Flashback: Braces-Attached Waistcoat

(Courtesy of Anthony Jordan)

(Courtesy of Anthony Jordan)

In my previous post I discussed the tab used by some waistcoats to keep them firmly attached to the trouser waistband.  Well, here’s a vintage variation that takes the concept to a whole other level: waistcoats that double as suspenders.

This invention rolled two accessories into one by providing the waistcoat with front tabs and rear straps that attached to the trousers’ suspender buttons in place of traditional braces.  Presumably the idea did not catch on because I have only ever seen two references to it, both from the 1930s.  That’s why I was quite surprised to come across a photo of just such a waistcoat recently at the vintage menswear forum The Fedora Lounge.  The owner, Anthony Jordan, graciously agreed to provide additional photos so the garment could be properly chronicled in the Guide’s virtual museum of formalwear.

1934, George W. Heller Inc.

1934 George W. Heller Inc. ad for a brace attachment that could be added to any of their backless waistcoats.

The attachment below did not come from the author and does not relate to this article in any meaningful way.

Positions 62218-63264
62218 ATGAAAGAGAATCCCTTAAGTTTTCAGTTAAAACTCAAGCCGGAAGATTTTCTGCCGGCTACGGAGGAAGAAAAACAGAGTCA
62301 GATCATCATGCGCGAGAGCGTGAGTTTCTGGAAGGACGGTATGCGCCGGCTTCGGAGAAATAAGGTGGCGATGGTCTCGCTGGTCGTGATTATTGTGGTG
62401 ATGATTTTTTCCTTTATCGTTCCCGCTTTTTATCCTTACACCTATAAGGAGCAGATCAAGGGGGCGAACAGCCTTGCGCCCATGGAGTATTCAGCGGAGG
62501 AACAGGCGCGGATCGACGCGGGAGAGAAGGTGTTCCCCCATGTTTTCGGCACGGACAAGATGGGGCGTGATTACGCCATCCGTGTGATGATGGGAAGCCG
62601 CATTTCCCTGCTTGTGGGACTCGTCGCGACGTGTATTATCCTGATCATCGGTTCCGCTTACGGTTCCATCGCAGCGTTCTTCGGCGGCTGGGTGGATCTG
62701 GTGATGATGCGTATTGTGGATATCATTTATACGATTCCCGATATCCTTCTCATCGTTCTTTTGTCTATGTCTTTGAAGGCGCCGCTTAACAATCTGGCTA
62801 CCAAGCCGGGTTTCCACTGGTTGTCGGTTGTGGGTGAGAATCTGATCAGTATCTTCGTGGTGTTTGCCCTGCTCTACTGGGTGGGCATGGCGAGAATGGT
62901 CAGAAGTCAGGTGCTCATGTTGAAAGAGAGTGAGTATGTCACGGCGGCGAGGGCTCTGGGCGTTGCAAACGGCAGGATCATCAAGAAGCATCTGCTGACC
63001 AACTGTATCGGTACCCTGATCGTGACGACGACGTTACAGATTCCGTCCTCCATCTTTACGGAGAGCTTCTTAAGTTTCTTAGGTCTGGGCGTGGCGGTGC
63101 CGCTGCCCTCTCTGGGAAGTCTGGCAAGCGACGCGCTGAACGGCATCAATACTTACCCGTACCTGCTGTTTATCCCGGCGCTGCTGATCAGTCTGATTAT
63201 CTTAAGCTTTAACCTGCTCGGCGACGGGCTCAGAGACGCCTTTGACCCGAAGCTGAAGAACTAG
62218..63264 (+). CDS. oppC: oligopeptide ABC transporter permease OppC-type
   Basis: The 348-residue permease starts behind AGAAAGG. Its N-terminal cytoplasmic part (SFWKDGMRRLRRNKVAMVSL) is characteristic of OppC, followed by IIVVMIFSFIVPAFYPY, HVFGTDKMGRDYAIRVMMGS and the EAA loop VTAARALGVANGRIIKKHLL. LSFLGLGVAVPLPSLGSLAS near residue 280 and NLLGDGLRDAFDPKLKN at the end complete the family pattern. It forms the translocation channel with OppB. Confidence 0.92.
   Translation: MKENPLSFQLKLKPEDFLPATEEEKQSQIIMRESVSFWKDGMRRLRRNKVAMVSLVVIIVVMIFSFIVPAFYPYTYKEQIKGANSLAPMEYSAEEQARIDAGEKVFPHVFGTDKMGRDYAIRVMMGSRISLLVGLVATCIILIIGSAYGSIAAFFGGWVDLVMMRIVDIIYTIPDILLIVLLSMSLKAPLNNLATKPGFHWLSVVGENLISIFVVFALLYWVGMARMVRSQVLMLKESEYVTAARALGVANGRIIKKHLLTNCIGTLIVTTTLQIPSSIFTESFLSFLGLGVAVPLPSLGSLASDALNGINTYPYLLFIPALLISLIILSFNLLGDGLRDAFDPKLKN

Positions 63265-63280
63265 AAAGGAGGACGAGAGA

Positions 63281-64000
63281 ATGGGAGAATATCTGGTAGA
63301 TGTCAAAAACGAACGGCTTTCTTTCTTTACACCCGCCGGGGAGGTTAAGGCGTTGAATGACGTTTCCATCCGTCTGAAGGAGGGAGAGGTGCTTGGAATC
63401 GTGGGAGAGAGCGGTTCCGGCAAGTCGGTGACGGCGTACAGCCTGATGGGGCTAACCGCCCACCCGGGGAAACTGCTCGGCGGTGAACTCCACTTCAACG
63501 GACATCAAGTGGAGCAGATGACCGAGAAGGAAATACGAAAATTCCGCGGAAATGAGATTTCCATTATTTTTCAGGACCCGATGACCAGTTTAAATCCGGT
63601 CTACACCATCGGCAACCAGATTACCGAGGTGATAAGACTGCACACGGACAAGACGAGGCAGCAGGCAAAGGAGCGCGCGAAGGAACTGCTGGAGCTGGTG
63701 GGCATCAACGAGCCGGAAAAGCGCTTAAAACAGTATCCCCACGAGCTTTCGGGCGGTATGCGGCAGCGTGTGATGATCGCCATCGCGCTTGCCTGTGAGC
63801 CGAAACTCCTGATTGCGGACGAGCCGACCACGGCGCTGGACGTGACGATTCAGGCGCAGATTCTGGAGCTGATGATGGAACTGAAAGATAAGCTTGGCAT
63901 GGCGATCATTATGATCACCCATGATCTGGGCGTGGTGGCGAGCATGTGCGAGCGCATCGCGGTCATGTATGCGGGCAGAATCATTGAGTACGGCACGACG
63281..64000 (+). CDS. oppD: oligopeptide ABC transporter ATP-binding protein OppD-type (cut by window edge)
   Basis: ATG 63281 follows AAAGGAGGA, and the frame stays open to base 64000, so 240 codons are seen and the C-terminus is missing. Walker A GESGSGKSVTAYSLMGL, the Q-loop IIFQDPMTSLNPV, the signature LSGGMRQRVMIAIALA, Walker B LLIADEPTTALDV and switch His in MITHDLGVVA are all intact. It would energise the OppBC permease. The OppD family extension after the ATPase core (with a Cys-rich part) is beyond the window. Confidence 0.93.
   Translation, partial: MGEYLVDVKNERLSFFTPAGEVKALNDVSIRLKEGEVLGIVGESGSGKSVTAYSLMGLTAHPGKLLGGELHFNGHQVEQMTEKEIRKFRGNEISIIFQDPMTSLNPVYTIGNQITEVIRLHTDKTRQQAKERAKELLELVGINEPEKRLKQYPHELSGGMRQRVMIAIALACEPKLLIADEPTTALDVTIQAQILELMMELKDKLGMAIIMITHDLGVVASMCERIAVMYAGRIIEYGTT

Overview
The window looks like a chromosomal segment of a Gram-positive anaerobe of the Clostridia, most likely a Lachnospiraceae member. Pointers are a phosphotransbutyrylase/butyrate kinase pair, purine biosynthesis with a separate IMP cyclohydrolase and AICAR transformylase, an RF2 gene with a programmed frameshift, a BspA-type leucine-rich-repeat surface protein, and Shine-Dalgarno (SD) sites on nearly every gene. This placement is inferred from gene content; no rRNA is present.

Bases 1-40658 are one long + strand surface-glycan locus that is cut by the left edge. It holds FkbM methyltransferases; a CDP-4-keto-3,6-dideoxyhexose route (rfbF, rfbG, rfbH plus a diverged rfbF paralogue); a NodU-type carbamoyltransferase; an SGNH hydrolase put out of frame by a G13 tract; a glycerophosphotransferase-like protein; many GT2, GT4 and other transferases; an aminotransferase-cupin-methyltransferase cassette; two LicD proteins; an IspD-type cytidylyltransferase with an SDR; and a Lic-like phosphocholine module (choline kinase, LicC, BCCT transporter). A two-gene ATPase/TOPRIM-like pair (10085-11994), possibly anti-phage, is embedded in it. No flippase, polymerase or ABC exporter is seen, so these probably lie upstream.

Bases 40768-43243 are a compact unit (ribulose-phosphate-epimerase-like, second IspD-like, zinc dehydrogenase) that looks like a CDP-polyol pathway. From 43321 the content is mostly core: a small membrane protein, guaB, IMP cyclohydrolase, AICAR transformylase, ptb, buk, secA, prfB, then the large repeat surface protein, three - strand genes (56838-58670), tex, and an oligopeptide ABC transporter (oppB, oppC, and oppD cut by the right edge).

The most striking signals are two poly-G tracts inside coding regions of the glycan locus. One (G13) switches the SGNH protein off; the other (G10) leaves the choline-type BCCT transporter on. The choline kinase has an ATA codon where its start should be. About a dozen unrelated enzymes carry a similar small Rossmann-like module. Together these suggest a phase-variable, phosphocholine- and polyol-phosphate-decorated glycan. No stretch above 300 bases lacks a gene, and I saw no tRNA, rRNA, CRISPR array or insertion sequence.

1936, F.R. Tripler & Co (UK)

1936 F.R. Tripler & Co. ad for an English full-dress waistcoat “with braces attached”.

(Courtesy of Anthony Jordan)

Reverse side of dress waistcoat by London shirtmakers Rendell & Son (also shown at top of page) with X-straps in back. (Courtesy of Anthony Jordan)


  1. Cygnus

    That’s a very inventive mix, but it seems to me that the space between the tabs on the front would tend to pucker unless the waist was cinched up quite tightly.

  2. CharlesM

    Fascinating, but having the waistcoat pulled up tightly enough to suspend the trousers would seem very restrictive and not too comfortable.

    Some of the other models in the Heller ad also raised a question. Since, presumably, in that era the waistband for “regular rise” trousers would lie somewhere around the natural waist, and the waistcoats for “English rise” were quite a bit shorter, does that say that the waistband for “English rise” fell just below the ribcage? Or were “regular rise” trousers cut lower that I thought?


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